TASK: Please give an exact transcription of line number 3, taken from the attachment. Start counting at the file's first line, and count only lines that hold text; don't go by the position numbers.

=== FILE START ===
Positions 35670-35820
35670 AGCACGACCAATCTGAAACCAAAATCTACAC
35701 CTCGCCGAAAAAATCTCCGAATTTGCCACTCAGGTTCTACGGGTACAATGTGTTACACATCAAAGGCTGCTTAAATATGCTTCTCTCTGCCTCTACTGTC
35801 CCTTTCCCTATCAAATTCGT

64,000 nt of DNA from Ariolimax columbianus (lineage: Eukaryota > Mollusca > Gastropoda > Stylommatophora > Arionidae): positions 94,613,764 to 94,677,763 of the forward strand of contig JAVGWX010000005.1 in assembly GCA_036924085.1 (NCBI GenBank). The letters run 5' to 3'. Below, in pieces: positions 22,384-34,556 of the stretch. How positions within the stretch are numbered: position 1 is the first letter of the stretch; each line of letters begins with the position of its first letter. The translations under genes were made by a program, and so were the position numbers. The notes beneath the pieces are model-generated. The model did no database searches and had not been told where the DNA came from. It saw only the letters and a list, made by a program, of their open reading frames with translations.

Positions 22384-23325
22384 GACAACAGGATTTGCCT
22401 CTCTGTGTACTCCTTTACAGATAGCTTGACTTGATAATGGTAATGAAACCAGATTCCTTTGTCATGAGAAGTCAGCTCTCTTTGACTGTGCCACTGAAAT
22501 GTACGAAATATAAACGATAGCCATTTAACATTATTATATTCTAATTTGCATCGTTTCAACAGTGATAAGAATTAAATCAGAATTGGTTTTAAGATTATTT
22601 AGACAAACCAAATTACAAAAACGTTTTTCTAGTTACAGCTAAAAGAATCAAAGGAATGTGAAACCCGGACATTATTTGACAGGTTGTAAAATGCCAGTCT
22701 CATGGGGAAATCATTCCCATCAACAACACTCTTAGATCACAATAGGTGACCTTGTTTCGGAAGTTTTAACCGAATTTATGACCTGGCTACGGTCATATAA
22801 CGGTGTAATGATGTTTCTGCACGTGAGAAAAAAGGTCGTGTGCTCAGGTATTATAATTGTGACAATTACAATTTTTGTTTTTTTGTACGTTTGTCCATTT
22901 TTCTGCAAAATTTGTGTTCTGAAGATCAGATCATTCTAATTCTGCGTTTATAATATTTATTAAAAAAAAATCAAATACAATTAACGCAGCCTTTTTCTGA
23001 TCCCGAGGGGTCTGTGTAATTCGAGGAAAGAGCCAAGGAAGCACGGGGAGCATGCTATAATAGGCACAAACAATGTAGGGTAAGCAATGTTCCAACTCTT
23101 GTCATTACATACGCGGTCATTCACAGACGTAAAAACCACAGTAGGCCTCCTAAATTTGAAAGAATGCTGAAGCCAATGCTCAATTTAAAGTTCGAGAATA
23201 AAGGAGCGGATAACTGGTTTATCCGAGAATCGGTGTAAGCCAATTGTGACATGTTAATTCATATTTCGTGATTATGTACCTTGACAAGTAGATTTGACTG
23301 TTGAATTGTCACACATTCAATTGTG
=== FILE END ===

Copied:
35701 CTCGCCGAAAAAATCTCCGAATTTGCCACTCAGGTTCTACGGGTACAATGTGTTACACATCAAAGGCTGCTTAAATATGCTTCTCTCTGCCTCTACTGTC